Resist the temptation to be defensive. The only way this works is if you respect their opinions and understand that the alternative is losing them altogether. They may not even trust you enough to really open up on the biggest problems, so do your best to empathize with their view of the world; they likely don’t have access to the same information you do, nor the same perspective of what’s going on in the company and on the team as you do.

As Andy Grove writes in High Output Management, managers should apply Grove’s Principle of Didactic Management:

“Ask one more question!” When the supervisor thinks the subordinate has said all he wants to about a subject, he should ask another question. He should try to keep the flow of thoughts coming by prompting the subordinate with queries until both feel satisfied that they have gotten to the bottom of a problem.”

Your job in these meetings is to understand their issues and help create ways to resolve them by listening and asking questions. If you’re looking for some ideas on the kinds of questions to ask, here’s a comprehensive list of one-on-one questions.

The Key Action: The one-on-one is all about them. Come with questions and an eagerness to understand their point of view, so you can improve their work situation.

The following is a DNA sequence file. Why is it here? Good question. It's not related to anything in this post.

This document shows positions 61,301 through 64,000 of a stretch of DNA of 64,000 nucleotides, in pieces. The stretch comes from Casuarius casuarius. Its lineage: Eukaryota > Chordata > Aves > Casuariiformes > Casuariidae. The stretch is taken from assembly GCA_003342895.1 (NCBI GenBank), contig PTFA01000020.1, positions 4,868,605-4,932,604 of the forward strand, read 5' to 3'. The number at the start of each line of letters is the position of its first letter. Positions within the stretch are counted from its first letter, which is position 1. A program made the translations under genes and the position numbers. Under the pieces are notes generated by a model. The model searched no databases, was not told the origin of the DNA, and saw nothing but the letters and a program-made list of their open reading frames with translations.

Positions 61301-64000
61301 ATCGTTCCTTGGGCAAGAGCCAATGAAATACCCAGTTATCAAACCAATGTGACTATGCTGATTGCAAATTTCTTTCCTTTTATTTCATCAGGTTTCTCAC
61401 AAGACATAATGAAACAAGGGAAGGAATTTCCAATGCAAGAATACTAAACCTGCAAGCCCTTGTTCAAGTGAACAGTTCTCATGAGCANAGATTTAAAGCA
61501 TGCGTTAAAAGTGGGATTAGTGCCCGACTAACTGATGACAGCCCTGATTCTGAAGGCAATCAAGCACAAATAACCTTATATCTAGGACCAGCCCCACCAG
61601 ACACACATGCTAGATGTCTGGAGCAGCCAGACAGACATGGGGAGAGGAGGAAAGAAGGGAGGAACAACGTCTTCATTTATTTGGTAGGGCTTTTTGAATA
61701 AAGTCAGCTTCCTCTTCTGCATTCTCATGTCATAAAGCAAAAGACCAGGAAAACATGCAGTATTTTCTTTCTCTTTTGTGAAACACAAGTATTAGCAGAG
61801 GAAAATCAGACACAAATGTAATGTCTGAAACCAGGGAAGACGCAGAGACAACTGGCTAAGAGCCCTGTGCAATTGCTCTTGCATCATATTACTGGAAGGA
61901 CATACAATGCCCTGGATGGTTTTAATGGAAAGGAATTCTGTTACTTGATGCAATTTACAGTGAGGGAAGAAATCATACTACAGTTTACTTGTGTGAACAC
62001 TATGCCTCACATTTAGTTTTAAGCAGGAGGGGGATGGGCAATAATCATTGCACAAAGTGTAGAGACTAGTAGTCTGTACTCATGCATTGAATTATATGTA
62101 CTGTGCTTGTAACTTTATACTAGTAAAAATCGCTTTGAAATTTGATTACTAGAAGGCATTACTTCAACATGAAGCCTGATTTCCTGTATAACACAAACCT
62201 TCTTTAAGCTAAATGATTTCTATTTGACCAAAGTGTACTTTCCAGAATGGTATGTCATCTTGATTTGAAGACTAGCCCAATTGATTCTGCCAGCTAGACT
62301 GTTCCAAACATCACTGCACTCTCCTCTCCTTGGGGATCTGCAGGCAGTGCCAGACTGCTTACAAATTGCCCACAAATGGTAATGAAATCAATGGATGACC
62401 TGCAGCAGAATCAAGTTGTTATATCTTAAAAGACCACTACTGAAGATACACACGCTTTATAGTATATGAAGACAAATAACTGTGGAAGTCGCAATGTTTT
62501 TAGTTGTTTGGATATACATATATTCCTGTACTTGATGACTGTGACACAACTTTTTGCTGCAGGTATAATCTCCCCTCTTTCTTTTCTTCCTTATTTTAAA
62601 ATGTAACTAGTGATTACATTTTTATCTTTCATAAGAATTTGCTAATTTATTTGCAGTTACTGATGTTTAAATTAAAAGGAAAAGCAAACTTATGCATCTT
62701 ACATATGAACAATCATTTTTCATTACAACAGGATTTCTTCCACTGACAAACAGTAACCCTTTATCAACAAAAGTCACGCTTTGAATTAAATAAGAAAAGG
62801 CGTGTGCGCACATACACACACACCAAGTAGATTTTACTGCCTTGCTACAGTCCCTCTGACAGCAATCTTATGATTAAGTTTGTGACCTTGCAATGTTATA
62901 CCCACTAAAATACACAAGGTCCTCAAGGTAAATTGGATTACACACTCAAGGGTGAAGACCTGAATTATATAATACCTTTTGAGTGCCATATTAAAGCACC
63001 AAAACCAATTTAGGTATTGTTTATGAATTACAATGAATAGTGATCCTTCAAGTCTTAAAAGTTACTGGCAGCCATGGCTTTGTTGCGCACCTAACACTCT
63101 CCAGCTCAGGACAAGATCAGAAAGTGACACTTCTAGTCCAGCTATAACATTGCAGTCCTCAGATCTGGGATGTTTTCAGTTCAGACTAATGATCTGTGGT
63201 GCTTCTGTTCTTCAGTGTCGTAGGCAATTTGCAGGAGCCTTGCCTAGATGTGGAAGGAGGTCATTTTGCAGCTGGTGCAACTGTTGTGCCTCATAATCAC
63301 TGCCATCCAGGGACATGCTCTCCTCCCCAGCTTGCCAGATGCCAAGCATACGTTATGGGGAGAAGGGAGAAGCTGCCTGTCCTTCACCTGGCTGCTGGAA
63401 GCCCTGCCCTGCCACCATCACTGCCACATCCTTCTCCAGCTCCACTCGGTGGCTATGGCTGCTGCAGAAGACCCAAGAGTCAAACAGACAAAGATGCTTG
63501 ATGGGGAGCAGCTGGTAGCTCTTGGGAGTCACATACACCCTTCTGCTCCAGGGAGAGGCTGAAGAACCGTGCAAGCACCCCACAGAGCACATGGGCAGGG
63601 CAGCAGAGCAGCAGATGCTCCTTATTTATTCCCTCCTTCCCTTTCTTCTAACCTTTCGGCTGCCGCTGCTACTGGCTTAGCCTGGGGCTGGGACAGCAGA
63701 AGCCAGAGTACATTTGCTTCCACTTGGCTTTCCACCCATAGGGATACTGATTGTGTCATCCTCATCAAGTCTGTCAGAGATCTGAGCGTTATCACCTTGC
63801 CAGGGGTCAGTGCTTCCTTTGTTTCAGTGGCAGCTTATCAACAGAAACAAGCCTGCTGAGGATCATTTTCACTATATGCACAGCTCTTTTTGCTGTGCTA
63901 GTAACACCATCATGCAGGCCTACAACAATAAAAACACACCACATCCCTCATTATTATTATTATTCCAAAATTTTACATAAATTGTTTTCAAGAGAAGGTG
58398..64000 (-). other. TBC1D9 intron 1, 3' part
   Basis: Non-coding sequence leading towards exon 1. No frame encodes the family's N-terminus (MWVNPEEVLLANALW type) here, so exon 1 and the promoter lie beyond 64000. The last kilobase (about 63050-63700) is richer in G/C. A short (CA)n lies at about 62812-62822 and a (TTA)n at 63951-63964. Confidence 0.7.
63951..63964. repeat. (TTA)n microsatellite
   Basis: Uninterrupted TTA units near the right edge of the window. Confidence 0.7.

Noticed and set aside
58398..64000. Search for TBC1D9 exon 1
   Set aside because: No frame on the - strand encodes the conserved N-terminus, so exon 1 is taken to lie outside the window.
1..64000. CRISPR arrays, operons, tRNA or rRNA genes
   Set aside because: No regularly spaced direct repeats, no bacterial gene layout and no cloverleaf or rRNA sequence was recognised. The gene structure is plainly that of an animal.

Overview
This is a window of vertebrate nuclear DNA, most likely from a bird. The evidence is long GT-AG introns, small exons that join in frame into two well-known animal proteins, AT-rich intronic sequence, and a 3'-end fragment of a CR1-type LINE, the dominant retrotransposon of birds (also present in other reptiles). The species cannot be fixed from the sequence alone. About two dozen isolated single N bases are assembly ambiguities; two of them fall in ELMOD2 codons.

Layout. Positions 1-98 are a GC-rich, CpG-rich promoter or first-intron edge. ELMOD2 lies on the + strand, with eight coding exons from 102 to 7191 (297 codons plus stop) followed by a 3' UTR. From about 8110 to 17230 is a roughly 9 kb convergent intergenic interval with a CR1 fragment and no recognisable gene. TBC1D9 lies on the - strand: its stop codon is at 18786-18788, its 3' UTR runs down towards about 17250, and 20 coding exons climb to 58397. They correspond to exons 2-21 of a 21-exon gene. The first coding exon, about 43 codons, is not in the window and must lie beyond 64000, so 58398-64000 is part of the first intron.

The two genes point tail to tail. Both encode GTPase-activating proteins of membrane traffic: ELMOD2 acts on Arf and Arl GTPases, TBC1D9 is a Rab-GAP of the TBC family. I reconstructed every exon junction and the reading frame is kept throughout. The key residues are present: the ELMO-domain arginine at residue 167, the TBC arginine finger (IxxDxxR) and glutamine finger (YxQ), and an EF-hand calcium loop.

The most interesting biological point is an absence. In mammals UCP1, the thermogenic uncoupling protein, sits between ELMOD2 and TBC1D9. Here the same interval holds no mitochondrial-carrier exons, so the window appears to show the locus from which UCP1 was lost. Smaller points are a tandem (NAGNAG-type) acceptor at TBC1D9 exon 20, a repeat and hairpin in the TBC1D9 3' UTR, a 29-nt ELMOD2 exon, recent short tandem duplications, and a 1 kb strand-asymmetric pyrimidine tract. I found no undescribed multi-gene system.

5) Follow through & take action.

The best way to build trust with people that might leave is to *take action* on the feedback they give you. You may not be able to fix all the problems, but even small, incremental progress can really improve people’s morale and attitude.

Chances are, in your first meeting they won’t tell you the deepest, hardest problems bothering them. Instead, you’ll likely get 1 or 2 smaller things that they will use as a test as to whether they can trust you, and to see if anything will change.

If you do nothing at this point, you’ve lost. They’ll say to themselves, “James and Susan were right…nothing’s ever going to change around here.”  If their honesty is deflected or punished in any way, you’ll never get any truth from them again…until their exit interview. But if you do start showing that progress, you can slowly win them back and get to the bottom of the problems plaguing the team.

The Key Action: Make sure you take action on everything you can from your discussions. Trust is very fragile at this stage and must be rebuilt over time by making progress on what’s important to them.

Want help fighting turnover?

If you’re working on an employee turnover problem, you’re probably under a lot of stress and have a lot on your plate.  The best thing you can do to help yourself is be very organized and diligent in these one-on-ones.

Have better one on ones at GetLighthouse.comAn app like Lighthouse can help you organize your one-on-one notes, follow through on what you discuss, manage action items for both of you, and always come prepared for the next one.

You can learn more and sign up for access at GetLighthouse.com

Have you ever saved someone who was thinking about leaving? How did you do it?